Choose one or two nights per week when you go grocery shopping with a list of what you’ll need for the week’s meals. Write down meal ideas and ingredients beforehand so you don’t leave without something essential. Opting for grocery delivery services can also help make this happen.

You might choose to get your kids involved with planning meals and packing school lunches ahead of time. Try cooking or baking together and coming up with recipe ideas as a family, which can help the kids feel more in control and reduce their responsibilities.

4. Prioritize Quality Sleep and Down Time (For You and The Kids!)

During the last few weeks of the summer, start establishing a school year bedtime routine. Create a relaxing routine at night that helps calm the family, such as taking a walk together, cleaning up, coloring, or watching a favorite show (just try limiting screen time close to bedtime).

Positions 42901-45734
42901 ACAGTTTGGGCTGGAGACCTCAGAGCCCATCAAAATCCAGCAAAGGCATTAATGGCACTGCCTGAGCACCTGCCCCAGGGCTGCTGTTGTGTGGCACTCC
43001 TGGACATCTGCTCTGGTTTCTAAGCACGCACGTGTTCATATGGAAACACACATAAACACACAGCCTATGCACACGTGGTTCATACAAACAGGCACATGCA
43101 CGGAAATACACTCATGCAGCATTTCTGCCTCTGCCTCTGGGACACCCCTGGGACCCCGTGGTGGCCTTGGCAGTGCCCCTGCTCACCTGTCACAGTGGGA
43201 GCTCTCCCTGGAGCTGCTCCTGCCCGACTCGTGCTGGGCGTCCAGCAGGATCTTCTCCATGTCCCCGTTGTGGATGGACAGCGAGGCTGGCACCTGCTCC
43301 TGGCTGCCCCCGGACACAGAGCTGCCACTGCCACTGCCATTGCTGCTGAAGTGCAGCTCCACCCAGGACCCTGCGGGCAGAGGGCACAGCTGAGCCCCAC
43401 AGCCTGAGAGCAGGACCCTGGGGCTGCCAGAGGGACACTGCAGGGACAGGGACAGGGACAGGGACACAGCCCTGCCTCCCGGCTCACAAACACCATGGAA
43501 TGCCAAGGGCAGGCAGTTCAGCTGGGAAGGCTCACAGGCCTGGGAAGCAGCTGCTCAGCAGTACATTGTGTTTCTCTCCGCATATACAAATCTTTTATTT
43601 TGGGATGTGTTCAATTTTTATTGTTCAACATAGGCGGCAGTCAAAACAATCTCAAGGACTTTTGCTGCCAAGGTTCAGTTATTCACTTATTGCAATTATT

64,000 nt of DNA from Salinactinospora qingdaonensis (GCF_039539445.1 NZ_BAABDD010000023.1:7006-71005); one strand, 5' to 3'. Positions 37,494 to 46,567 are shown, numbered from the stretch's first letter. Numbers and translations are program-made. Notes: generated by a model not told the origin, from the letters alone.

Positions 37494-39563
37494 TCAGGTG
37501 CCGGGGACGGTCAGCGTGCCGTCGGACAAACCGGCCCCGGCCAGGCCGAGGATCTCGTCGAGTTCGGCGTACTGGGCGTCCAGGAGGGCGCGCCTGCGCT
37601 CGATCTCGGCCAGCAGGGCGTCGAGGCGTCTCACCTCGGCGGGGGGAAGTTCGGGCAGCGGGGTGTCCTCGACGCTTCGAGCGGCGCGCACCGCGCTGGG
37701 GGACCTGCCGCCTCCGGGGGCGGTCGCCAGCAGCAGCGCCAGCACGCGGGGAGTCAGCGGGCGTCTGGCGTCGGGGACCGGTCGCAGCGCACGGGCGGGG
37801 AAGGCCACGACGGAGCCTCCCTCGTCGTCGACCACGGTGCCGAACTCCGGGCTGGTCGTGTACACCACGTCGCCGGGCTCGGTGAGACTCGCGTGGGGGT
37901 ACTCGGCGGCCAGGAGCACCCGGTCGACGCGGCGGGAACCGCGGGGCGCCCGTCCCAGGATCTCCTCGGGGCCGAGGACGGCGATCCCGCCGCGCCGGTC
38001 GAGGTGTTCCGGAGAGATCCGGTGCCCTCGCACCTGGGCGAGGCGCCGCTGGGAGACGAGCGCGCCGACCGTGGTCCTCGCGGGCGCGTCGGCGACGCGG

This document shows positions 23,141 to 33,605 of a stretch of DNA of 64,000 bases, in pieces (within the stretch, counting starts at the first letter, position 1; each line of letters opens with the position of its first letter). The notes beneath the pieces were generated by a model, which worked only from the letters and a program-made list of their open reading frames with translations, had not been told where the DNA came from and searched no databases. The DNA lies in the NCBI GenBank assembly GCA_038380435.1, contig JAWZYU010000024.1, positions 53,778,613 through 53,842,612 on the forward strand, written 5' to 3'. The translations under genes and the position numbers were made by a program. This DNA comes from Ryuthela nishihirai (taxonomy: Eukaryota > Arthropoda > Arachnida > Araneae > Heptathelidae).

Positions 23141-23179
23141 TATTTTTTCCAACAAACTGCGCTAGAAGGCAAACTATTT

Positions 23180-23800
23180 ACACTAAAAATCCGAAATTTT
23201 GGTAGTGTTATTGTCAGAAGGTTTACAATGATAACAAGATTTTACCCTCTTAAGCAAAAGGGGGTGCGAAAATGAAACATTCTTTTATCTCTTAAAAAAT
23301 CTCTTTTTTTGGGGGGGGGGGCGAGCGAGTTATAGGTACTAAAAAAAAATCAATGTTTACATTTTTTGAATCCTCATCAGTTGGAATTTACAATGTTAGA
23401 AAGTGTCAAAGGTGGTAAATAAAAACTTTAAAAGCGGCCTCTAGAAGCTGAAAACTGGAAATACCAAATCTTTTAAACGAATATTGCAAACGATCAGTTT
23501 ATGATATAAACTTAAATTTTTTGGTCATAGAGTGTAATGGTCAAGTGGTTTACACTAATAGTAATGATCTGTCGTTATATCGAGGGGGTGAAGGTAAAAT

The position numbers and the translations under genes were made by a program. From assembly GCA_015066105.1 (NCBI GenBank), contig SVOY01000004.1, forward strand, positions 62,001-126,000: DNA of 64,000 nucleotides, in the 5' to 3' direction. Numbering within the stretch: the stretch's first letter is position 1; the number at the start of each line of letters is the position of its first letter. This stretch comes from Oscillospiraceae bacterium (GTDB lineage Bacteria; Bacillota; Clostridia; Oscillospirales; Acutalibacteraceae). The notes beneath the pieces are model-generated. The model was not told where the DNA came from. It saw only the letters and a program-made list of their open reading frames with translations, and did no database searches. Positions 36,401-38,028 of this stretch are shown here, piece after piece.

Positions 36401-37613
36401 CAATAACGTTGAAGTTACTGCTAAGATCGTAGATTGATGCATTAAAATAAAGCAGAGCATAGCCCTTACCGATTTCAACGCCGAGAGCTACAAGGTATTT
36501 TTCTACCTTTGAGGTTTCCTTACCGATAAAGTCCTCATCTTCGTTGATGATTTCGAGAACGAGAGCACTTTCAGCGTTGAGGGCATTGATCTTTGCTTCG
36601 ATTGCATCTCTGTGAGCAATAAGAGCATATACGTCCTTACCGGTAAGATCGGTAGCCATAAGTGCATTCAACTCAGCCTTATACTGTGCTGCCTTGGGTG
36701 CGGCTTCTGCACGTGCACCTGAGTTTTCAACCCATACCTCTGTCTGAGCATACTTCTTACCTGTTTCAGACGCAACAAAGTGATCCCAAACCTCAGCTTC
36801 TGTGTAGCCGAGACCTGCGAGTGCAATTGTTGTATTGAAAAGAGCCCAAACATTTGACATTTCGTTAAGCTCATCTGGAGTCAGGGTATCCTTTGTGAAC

Stick to a regular bedtime and wake time as much as possible, even on the weekends since this helps regulate everyone's circadian rhythms (aka “internal clocks”).

Once or twice a week you can also plan a special time to do something fun together at night, which gives the family something to look forward to each week. Try a weekly night out at an arcade, park, book store, or favorite restaurant if it fits your budget.

When the weather allows, head outdoors before nighttime to give your family opportunities to burn off steam, such as by spending time in nature. Having unstructured “free time” outdoors after school or playing sports as a family is a great way to do this; you can also bike ride together, go fishing, garden, take pictures or paint outdoors, etc.